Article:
The cave is made up of karst and falls on the east side of Pigeon Mountain. The karst is the most common bedrock on the Appalachian Plateau and in northwest Georgia and primarily consists of limestone from the Paleozoic age. These caves which frequent the Appalachian plateau and ridge are formed by acidic groundwater slowly dissolving the limestone over time. The county that Pettyjohn’s cave lies in, Walker County, holds 149 caves due to this geologic process. 

Image Source: Barbara – Own Work, CC 3.0, via Wikimedia Commons

The cave is what is known as a “sacrifice cave” because it is open to recreational cave explorers and trekkers and therefore protects other caves in the area by attracting traffic to this one. Therefore, it is an extremely heavily trafficked cave. The entrance of the cave is quite spacey measuring at 10m high and 4-7 meters high, but continues on into some quite narrow, claustrophobic areas. The cave also holds some speleothems (stalactites and stalagmites). The inside of the cave was measured to be 31,490 ft in total length and 235 ft in depth as per a survey by the Georgia Speleological Survey. The wildlife in the area includes deer, turkey, quail, squirrel, and rabbits and the cave Itself holds tricolor bats and brown bats. 


“Crockford-Pigeon Mountain WMA.” Crockford-Pigeon Mountain WMA | Department Of Natural Resources Division 

“Caves of the United States of America: Pettyjohn Cave.” Show Caves of the World 

Georgia Speleological Survey Home Page 

Caves – New Georgia Encyclopedia 

Okefenokee Swamp

Image Source: Lee Coursey, CC BY 2.0, via Flickr

The Okefenokee Swamp is a shallow swamp that covers an area of roughly 700 square miles in Southeast Georgia and Northeast Florida, making it the largest swamp in North America. The habitats within the Okefenokee Swamp are diverse and include sandy ridges, grassy savannahs, cypress swamps, meandering waterways, small islands, and extensive prairies among many others. There are approximately seventy floating mats of peat, or tree islands, which provide a unique habitat for many shrubs and trees. 

Image Source: Canopic, CC BY 2.0, via Flickr

These habitats allow for the existence of extremely high levels of biodiversity within the swamp. This includes dense flora like the giant tupelo, the bald cypress, and Spanish moss as well as abundant fauna including about 175 species of birds, over 60 reptile species, and at least 40 mammal species. The largest mammals in the swamp are black bears, bobcats, and white-tailed deer and the largest reptiles are the American alligator and the Indigo snake. However, at the beginning of the 20th century, extensive logging operations in the region began removing much of this pristine habitat causing Franklin D. Roosevelt to create the federally protected Okefenokee National Wildlife Refuge in 1937 which protects about 80% of the swamp.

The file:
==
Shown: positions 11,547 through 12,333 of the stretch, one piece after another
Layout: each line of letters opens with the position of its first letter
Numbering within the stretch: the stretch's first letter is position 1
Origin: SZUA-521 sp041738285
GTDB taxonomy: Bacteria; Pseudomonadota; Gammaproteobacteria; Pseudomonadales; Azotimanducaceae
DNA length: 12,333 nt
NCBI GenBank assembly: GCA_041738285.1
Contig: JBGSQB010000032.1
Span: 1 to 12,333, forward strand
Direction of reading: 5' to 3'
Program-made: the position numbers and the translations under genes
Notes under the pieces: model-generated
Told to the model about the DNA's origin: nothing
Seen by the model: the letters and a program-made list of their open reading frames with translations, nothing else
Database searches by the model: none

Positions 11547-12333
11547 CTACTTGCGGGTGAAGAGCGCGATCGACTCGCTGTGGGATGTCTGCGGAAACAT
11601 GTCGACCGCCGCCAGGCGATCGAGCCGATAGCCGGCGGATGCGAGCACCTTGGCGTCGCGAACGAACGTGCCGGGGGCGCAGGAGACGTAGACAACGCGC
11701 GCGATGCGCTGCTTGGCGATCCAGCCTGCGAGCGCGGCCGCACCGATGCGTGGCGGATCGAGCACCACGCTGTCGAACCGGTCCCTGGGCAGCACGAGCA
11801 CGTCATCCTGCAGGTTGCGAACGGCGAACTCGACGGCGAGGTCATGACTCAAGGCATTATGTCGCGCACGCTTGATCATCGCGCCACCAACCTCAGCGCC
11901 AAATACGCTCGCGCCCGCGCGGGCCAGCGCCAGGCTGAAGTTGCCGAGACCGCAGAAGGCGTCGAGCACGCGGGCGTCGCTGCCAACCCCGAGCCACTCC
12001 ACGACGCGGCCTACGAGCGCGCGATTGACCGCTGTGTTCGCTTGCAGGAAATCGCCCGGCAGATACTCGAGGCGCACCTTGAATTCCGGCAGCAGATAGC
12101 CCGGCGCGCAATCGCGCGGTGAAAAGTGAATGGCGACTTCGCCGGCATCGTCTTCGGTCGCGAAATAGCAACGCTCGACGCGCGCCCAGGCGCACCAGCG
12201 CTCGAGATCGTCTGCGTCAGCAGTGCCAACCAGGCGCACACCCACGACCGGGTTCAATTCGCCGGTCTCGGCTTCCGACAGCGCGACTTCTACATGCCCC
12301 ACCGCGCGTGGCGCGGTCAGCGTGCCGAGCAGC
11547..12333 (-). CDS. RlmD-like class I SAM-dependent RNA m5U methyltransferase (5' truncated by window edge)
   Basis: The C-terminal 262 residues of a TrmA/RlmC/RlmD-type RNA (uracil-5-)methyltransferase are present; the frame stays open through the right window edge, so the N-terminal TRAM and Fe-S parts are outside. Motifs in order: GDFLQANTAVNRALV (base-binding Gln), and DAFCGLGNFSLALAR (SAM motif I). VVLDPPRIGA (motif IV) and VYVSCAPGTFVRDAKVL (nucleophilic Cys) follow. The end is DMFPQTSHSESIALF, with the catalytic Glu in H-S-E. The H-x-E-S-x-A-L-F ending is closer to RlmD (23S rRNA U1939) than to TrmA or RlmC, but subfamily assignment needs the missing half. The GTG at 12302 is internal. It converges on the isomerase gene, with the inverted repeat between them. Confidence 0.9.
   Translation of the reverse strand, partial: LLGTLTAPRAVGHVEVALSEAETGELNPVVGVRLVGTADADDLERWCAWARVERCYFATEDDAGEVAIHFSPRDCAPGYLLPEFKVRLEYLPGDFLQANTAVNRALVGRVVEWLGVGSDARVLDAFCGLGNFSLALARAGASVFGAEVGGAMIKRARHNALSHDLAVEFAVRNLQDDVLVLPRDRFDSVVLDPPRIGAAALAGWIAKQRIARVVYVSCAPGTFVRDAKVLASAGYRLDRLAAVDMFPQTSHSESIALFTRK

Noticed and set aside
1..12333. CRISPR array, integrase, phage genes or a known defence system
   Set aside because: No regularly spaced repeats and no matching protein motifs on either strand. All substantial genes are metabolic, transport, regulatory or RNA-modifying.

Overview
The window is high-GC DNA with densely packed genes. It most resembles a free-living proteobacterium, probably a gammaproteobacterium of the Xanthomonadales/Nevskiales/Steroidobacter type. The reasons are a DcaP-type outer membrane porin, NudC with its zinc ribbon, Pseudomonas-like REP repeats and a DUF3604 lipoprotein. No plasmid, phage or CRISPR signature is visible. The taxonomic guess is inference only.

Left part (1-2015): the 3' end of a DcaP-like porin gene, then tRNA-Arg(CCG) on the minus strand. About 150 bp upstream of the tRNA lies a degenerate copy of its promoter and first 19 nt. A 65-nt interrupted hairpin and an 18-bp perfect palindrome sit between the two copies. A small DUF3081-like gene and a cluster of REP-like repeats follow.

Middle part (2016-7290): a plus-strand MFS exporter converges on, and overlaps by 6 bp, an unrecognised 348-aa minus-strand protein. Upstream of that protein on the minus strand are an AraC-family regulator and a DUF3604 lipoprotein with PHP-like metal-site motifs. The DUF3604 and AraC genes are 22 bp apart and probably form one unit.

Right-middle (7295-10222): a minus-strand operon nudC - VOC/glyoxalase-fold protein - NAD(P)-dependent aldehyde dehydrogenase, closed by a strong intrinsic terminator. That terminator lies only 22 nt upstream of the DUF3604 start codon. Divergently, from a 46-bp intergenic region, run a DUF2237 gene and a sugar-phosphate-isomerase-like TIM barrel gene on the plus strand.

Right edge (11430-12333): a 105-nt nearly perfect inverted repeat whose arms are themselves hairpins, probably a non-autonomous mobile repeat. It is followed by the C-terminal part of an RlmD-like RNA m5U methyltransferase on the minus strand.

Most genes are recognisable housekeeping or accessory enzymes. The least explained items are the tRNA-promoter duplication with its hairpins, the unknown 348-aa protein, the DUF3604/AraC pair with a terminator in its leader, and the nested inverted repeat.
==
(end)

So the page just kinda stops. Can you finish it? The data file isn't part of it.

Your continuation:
During the Cretaceous period, more than sixty-five million years ago, the Okefenokee swamp was under the ocean. The marine sediments left from this time means that there is a layer of sandy soil without many nutrients. More recently, wave activity created by offshore sand bars near the swamp presumably created the 25×40 mile depression that is now the swamp. This depression filled in with fresh water and floating islands giving it its name, Okefenokee, the Seminole word for “trembling earth”. 


Britannica, The Editors of Encyclopaedia. “swamp”. Encyclopedia Britannica, 9 Sep. 2021,

Gibbons, Whit. “Natural History of the Okefenokee Swamp.” New Georgia Encyclopedia, 06 September 2002, 

J Strom Thurmond Reservoir



Image Source: U.S. Army Corps of Engineers Savannah District, CC BY 2.0, via Flickr

The J Strom Thurmond Resevoir is a large man made lake near Augusta, Georgia. The reservoir includes over 71,000 acres of water and over 1,200 miles of shoreline making it the largest lake in Georgia. The lake also extends over the border into South Carolina. The shoreline of the lake holds five state parks, two in Georgia, and three in South Carolina. The reservoir was created in 1952 upon the completion of the Lake Thurmond Dam which dammed the Savannah River. According to the US Army Corps of Engineers, “The Thurmond Project was designed for flood control, hydropower, fish and wildlife, water quality, water supply, downstream navigation and recreation.” The recreation includes over 20 boat ramps, golf courses, miles of hiking and biking trails, and designated fishing piers.  

Source: U.S. Army Corps of Engineers Savannah District. “Corps Tests Thurmond Dam Spillway Gates.”

The reservoir holds many species of fish including largemouth bass, bream, crappie, catfish, striped bass, and hybrid bass meaning it is one of Georgia’s most popular lake for fishing. The lake has two official names as it was initially called Clarks Hill Lake, but was renamed in 1987 by the US Congress to honor South Carolina senator Strom Thurmond. However, Georgia still officially recognizes the reservoir by its original name. 


“Lake Strom Thurmond Also Know as Clarks Hill Lake.” Lake Strom Thurmond 

“Home.” Savannah District, U.S. Army Corps of Engineers